Two face criminal charges in videogame gambling case, likely a world first

On the heels of a U.S. lawsuit against Counter-Strike betting sites, two U.K. men have been charged with promoting unlawful gambling.

The BBC reports that two Essex men -- named in the report as Dylan Rigby and Craig "NepentheZ" Douglas -- have been charged with promoting unlawful videogame gambling services. Douglas is additionally charged with promoting gambling to minors.

This summer's Counter Strike: Global Offensive betting scandal and civil lawsuit sparked a rush of discussion on the legality of so-called skin betting sites, in which gamblers treat purchaseable in-game collectibles including cosmetic repaints ("skins") as chits to be wagered and traded. Valve Corporation -- the company which developed and maintains CSGO, as well as the Steam service over which these item trades and sales take place -- has disavowed the practice, insisting it has not profited from any gambling activity and later blocking many known betting sites from using its API. At least one CSGO skin betting site, CSGO Lounge, embraced its gambling reputation and officially barred participants located in countries where gambling is banned (including the U.K.), but soon after reversed course and banned skin betting from its site, attempting to rebrand as an esports hub.

Meanwhile, a parallel scandal concerning YouTube personalities is continuing to unfold. This past July, two men behind another skin betting site, CSGO Lotto, were accused of advertising the site to their viewers without adequately disclosing that they owned it. A professional CSGO player was similarly accused of boasting about his winnings to viewers without disclosing his financial connection to the site on which he betted. The whistleblower who first exposed CSGO Lotto has since turned his YouTube channel into "a full-blown accountability project for the YouTube gaming community," digging into other alleged scams.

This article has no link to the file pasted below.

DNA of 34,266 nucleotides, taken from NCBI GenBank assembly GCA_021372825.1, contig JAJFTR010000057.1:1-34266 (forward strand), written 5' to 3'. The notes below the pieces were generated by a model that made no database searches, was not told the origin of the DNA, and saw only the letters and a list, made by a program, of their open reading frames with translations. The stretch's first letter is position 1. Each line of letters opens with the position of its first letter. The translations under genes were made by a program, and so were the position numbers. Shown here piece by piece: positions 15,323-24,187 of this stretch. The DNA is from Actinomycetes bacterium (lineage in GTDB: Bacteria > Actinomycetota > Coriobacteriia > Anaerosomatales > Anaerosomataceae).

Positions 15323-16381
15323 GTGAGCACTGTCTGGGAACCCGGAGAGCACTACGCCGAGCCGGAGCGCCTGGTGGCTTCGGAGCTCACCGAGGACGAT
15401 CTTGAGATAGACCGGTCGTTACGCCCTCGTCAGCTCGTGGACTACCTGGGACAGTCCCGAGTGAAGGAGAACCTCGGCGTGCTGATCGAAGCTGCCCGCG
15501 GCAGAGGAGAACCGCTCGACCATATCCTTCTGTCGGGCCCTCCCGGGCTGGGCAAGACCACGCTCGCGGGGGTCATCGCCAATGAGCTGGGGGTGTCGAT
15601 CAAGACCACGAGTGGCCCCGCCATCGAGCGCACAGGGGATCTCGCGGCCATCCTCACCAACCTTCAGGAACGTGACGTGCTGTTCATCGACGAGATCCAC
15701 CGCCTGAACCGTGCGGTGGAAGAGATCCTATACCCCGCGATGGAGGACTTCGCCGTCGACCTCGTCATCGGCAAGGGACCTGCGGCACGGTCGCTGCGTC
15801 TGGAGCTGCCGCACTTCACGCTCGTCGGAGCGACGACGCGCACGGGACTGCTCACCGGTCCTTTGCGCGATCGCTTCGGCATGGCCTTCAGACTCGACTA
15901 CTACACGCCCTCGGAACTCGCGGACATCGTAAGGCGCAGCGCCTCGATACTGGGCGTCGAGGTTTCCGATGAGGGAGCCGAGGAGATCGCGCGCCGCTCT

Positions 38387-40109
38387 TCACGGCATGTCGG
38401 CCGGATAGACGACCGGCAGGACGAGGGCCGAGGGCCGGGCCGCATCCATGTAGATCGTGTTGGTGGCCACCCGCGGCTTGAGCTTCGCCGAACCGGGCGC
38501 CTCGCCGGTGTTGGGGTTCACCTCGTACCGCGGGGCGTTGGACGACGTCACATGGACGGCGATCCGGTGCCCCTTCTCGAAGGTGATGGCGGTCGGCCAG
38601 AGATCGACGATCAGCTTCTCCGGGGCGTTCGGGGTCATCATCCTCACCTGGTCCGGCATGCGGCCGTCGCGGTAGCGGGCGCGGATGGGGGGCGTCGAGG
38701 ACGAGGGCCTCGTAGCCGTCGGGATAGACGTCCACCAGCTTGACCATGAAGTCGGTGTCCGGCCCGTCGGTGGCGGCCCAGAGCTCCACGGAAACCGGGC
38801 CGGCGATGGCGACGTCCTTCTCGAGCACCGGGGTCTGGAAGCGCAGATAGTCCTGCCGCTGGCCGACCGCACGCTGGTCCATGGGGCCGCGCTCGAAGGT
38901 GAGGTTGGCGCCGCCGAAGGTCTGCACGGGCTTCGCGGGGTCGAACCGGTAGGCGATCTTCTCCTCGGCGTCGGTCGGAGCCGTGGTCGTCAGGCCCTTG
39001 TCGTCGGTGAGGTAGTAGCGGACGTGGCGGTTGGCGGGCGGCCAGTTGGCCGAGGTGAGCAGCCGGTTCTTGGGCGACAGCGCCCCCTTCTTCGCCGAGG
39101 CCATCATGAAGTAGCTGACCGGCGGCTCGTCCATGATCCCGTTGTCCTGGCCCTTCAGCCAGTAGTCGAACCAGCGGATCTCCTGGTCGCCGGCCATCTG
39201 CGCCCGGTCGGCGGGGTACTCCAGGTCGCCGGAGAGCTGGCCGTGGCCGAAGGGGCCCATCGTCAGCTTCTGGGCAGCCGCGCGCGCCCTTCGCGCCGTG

Craig 'NepentheZ' Douglas, as he appears in one of his videos. Craig 'NepentheZ' Douglas, as he appears in one of his videos.

This brings us to Dylan Rigby and Craig Douglas. Rigby has since deactivated his channel and not much on his alleged activities has yet been reported in the press, beyond the court's charges. We know a little more about Douglas, who, under the handle NepentheZ, is believed to have directed minors to the betting operation FUTGIVEAWAYZ, themed around EA Sports' FIFA series of titles. Where CSGO betting centers on wagered skins, FIFA gambling is more direct, involving FIFA's in-game coins which are typically purchased with real money.

"Let us worry about that kind of stuff, yeah," Douglas told a fellow Twitter user in June of 2015, when warned he could get into legal trouble for not clarifying the site was for adults. "Jesus, lmao. Go annoy someone else, somewhere else."

While the McLeod suit against Valve and multiple CSGO betting sites did a lot to draw attention to the scandal, it's believed that Rigby and Douglas's criminal charges represent the first of their kind, and could open the door for similar cases going forward, especially with Douglas's additional charge concerning minors. U.K. regulatory bodies are often more aggressive about the whole kids and digital scams thing than their American counterparts.

Top image: a screenshot of UTCOINBET, another FIFA betting site.

(h/t BBC, PCGamesN, Kotaku.)